A Colleague Or Loved One Has Dementia: Where Do You Find Help? By Jennifer L. FitzPatrick

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While most people have heard of the Alzheimer’s Association, did you know that there are other non-profits that focus on supporting patients and families struggling with an irreversible dementia diagnosis.  Whether you are an Employee Assistance Professional or just care about someone who is showing signs of cognitive problems, here is a handy list of resources you can refer to for help:

www.alz.org offers dementia caregiver resources such as a wealth of information about Alzheimer’s disease, vascular Dementia and other irreversible dementias.  The Alzheimer’s Association offers dementia caregiver resources to professionals, patients and family caregivers, including a 24-hour helpline (800) 272-3900 that can be accessed throughout the United States.  Both caregivers of persons with dementia as well as professionals find this helpline invaluable. The Alzheimer’s Association’s national office is located in Chicago.

www.lbda.org  offers dementia caregiver resources such as educational conferences, webinars and support groups for those dealing with a diagnosis of Lewy Body Dementia.  The Lewy Body Dementia Association’s home office is based in Georgia.

www.theaftd.org Based in the Philadelphia area, The Association for Frontotemporal Degeneration offers dementia caregiver resources and information about Frontotemporal Dementia, Pick’s Disease and other Frontotemporal Degenerative conditions.  Their dementia caregiver resources include educational conferences and support groups.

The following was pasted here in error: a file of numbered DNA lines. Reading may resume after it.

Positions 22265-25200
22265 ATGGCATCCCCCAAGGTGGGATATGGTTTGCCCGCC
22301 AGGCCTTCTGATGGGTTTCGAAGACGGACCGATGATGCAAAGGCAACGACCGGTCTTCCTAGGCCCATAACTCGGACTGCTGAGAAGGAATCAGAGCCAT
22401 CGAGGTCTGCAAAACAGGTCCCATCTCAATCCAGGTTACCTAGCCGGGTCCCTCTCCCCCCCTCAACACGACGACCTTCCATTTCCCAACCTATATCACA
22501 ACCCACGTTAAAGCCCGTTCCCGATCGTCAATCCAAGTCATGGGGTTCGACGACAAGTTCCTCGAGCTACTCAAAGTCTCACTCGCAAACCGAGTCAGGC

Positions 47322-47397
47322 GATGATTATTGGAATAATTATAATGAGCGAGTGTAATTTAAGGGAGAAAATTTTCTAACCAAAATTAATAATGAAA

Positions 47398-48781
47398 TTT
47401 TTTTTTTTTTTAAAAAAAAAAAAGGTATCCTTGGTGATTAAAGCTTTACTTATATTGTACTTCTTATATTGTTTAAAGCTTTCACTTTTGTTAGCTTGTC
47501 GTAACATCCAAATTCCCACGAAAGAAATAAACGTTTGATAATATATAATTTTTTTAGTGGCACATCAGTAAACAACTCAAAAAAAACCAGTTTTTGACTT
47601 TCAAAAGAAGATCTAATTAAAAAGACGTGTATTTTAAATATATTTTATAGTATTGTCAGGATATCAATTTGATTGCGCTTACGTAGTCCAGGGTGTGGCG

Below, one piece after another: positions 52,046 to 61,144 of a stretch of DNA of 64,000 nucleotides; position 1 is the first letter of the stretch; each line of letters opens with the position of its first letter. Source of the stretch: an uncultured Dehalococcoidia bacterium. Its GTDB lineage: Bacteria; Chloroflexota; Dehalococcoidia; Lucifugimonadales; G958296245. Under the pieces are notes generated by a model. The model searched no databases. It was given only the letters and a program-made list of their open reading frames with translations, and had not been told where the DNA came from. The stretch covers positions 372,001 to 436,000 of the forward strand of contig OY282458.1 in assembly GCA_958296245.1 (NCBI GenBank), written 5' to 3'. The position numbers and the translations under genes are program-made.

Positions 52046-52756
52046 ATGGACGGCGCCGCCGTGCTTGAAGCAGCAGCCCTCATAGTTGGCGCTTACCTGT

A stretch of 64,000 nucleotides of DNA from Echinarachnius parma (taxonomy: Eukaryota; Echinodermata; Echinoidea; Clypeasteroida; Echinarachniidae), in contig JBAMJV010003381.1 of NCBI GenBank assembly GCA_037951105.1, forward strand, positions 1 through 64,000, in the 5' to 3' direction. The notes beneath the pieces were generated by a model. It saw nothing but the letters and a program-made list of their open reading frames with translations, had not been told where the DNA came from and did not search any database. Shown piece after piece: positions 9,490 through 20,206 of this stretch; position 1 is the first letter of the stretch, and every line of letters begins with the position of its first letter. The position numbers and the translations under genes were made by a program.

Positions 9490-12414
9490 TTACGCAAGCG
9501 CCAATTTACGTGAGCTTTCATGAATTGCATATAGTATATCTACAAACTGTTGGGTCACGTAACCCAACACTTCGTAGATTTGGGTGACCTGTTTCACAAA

www.cjdfoundation.org offers dementia caregiver resources such as educational conferences and family support to patients with Creutzfeldt-Jakob Disease  (CJD) and their families.  The Creutzfeldt-Jakob Disease Foundation’s home office is located in Ohio.

www.hdsa.org  Based out of New York, the Huntington’s Disease Society of America offers dementia caregiver resources such as support and education to patients and families impacted by Huntington’s Disease.

If you want simple, practical strategies on how to deal with the stress of caring for or supporting someone who has dementia, check out Jennifer FitzPatrick’s new book, Cruising Through Caregiving: Reducing The Stress of Caring For Your Loved One at www.cruisingthroughcaregiving.com.

 

Jennifer L. FitzPatrick – MSW, LCSW-C, CSP
The founder of Jenerations Health Education, Inc., Jennifer FitzPatrick has over 20 years’ experience in healthcare and gerontology. The author of Cruising Through Caregiving: Reducing The Stress of Caring For Your Loved One, she is also a gerontology instructor at Johns Hopkins University and an Education Consultant to the Alzheimer’s Association. She helps you reduce stress and increase productivity, morale and revenue. Jennifer and Cruising Through Caregiving have been featured in Forbes, U.S. News & World Report, The Huffington Post, Reader’s Digest, Univision and The Chicago Tribune. She has also appeared on ABC and Sirius XM.

Aggressive Behavior In Dementia: How To Prevent, How To Manage